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How WhiteClouds’ 3D Printed Architectural Model of Dream Kitchen May Be The Future of Design

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3d-printed-interior-model-kitchenWhiteClouds 3D prints models in monochrome and in full color, and their architectural models are something to behold.

The models printed in full color require no painting and they’re made of a gypsum-based powder which is bound together with a liquid binding agent. The result is a sandstone-like material composed of layers thinner than a human hair, and the models can capture fine architectural details.

The company takes designs in 3D or 2D blueprints and elevations, and they build the models from there. The price for these creations, based on the size of the model and the required level of detail and file preparation, can range from $800 to $2000. The company says that while they generally need four weeks lead-time for the architectural models, they can change the estimation according to tighter deadlines.

Their latest effort, a kitchen model for a high-end home, features a blend of granite countertops, marble flooring, the look of stainless steel appliances, and light wood custom cabinets. and it includes several windows for a realistic look.

WhiteClouds_Logo (1)WhiteClouds says customers use the 3D printed models to visualize details of a project before construction begins, and that the models help a designer determine the placement of each component and analyze them for any necessary changes.

According to WhiteClouds, a 3D printed floorplan “makes it easy to determine how accessible and efficient the day-to-day activities will be in any living space.”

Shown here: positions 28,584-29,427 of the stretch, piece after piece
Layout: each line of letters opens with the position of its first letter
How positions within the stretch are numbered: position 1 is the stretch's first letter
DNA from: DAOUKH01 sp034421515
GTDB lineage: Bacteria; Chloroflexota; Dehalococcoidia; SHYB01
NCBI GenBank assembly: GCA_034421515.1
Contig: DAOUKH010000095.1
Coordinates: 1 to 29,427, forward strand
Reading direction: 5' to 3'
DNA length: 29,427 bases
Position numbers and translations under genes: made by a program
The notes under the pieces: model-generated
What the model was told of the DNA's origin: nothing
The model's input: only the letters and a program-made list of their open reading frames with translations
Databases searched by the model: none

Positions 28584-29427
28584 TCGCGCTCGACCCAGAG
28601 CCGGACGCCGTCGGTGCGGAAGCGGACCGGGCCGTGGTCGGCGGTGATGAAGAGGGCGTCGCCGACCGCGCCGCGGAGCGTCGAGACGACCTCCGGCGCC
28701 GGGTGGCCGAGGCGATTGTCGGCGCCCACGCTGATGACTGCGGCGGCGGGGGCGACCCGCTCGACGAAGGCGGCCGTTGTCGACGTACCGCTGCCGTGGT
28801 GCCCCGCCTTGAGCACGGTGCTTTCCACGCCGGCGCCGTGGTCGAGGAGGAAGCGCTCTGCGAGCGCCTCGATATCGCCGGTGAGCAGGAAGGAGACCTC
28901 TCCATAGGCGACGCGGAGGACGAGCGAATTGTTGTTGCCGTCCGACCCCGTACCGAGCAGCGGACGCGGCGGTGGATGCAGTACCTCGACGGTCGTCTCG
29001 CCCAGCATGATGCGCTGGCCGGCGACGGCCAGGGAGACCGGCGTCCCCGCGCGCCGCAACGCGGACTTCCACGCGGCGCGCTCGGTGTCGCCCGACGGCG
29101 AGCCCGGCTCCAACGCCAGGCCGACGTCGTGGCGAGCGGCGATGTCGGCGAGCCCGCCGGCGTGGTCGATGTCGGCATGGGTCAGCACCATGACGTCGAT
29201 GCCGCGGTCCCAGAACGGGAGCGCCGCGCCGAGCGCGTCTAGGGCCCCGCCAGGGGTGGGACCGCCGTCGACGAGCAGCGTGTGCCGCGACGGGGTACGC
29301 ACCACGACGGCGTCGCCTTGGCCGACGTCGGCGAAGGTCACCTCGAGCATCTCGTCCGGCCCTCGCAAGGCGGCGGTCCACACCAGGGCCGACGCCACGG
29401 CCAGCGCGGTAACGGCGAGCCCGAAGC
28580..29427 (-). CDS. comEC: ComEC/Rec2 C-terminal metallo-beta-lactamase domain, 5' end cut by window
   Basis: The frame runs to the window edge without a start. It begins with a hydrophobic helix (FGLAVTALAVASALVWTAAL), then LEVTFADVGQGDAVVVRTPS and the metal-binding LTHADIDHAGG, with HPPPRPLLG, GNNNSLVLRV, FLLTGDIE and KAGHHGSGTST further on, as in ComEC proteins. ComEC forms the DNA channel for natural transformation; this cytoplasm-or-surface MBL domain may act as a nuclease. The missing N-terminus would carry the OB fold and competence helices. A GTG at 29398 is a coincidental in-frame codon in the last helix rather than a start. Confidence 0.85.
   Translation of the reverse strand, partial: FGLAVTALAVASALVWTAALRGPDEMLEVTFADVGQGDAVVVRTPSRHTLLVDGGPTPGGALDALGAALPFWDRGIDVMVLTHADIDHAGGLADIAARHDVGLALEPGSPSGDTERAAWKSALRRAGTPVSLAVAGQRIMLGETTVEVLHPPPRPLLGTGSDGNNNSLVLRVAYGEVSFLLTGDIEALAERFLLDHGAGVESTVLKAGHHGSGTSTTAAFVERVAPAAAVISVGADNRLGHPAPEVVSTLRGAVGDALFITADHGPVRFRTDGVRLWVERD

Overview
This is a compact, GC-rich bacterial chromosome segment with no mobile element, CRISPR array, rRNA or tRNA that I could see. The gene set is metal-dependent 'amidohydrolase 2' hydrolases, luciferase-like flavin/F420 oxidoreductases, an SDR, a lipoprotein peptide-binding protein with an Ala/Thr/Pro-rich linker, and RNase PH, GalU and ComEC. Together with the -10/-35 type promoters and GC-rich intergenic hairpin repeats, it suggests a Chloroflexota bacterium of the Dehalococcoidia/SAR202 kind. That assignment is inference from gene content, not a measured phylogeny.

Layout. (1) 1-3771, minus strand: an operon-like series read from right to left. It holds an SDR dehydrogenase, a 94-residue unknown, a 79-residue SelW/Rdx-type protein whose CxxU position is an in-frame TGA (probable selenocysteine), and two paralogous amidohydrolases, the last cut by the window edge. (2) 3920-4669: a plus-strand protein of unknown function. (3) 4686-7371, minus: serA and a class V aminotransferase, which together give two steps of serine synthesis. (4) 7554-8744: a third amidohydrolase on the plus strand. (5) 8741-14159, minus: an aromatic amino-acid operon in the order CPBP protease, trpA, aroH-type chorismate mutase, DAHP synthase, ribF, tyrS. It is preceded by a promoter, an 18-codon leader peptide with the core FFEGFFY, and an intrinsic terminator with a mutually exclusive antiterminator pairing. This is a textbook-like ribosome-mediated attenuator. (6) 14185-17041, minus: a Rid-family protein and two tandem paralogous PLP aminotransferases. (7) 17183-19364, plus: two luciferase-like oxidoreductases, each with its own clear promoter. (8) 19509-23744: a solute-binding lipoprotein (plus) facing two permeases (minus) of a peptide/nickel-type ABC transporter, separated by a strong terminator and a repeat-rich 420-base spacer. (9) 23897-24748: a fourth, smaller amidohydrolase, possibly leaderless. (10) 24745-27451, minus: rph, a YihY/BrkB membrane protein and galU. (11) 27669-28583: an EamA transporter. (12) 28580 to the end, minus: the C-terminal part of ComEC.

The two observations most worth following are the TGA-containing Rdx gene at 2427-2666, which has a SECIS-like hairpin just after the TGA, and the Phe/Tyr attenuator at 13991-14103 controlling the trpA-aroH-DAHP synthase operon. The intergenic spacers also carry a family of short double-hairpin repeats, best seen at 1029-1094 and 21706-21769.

Jerry Ropelato founded WhiteClouds in 2013 and serves as Chief Executive Officer. Prior to founding the company, he was the CEO and Chairman of TechMediaNetwork for 10 years.

“We’re really focusing more on the masses, the people who are just getting into 3D printing,” said Ropelato in a recent interview. “They’re not experts at this. Our goal is to help it explode.”

Ropelato says there are few limits on the process beyond time and materials.3d-printed-interior-model-kitchen-5

“We can print any size of model—the sky’s the limit as long as you’re OK with a seam,” Ropelato told architectmagazine.com. “We find that most of our customers like a single model without any seams, so it has to fit within a 10-inch-wide-by-15-inch-long-by-8-inch-tall build tray. Typically, once the design work is completed, we can print a model of a home at the rate of about 1 inch in height per hour. So if your model is 5 inches tall, it will take about five hours to print. Our pricing structure is based on the amount of material it takes to print it and the time that it takes to prepare the design for print. The smallest cost is actually the material cost—the largest cost is usually just getting the files ready.”

When building the models, the designers pose a number of questions: Is the room well balanced? Is the overall effect pleasing to the eye? Does the room feel crowded? Is there wasted space?

This kitchen model was printed in a single piece using a Projet 660Pro, and it includes some 45 different textures. The build time for the model was a bit over 13 hours, included 1521 layers, and took 22 hours of design time using Maya 3D software.

WhiteClouds say they’ve “dialed down the modeling and 3D printing process” by combining industrial-grade 3D printers with designers specializing in 3D printing to create architectural models in full color and monochrome, with precision detail, and in unlimited shapes and sizes.

WhiteClouds says architects, developers, and builders can save time and money while simultaneously showcasing a particular building design to a clients.

Have you ever had an architectural model 3D printed? Let us know in the WhiteClouds 3D Prints Your Dream Kitchen forum thread on 3DPB.com.

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